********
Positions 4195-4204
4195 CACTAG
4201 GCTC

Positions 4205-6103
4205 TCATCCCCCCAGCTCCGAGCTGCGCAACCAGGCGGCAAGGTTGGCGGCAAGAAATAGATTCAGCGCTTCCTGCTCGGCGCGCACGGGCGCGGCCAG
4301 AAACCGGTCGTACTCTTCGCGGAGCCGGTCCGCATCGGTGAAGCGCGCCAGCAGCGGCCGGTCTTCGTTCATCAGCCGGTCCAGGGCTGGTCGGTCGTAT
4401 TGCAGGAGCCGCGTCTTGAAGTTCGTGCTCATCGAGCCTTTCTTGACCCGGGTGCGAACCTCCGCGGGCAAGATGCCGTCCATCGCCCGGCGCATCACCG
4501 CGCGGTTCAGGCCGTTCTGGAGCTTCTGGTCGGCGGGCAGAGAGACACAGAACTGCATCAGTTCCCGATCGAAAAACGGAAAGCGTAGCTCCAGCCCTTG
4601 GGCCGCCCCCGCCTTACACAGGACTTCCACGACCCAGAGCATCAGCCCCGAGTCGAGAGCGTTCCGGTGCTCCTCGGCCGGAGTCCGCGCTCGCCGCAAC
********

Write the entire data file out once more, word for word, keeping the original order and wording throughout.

Positions 4195-4204
4195 CACTAG
4201 GCTC

Positions 4205-6103
4205 TCATCCCCCCAGCTCCGAGCTGCGCAACCAGGCGGCAAGGTTGGCGGCAAGAAATAGATTCAGCGCTTCCTGCTCGGCGCGCACGGGCGCGGCCAG
4301 AAACCGGTCGTACTCTTCGCGGAGCCGGTCCGCATCGGTGAAGCGCGCCAGCAGCGGCCGGTCTTCGTTCATCAGCCGGTCCAGGGCTGGTCGGTCGTAT
4401 TGCAGGAGCCGCGTCTTGAAGTTCGTGCTCATCGAGCCTTTCTTGACCCGGGTGCGAACCTCCGCGGGCAAGATGCCGTCCATCGCCCGGCGCATCACCG
4501 CGCGGTTCAGGCCGTTCTGGAGCTTCTGGTCGGCGGGCAGAGAGACACAGAACTGCATCAGTTCCCGATCGAAAAACGGAAAGCGTAGCTCCAGCCCTTG
4601 GGCCGCCCCCGCCTTACACAGGACTTCCACGACCCAGAGCATCAGCCCCGAGTCGAGAGCGTTCCGGTGCTCCTCGGCCGGAGTCCGCGCTCGCCGCAAC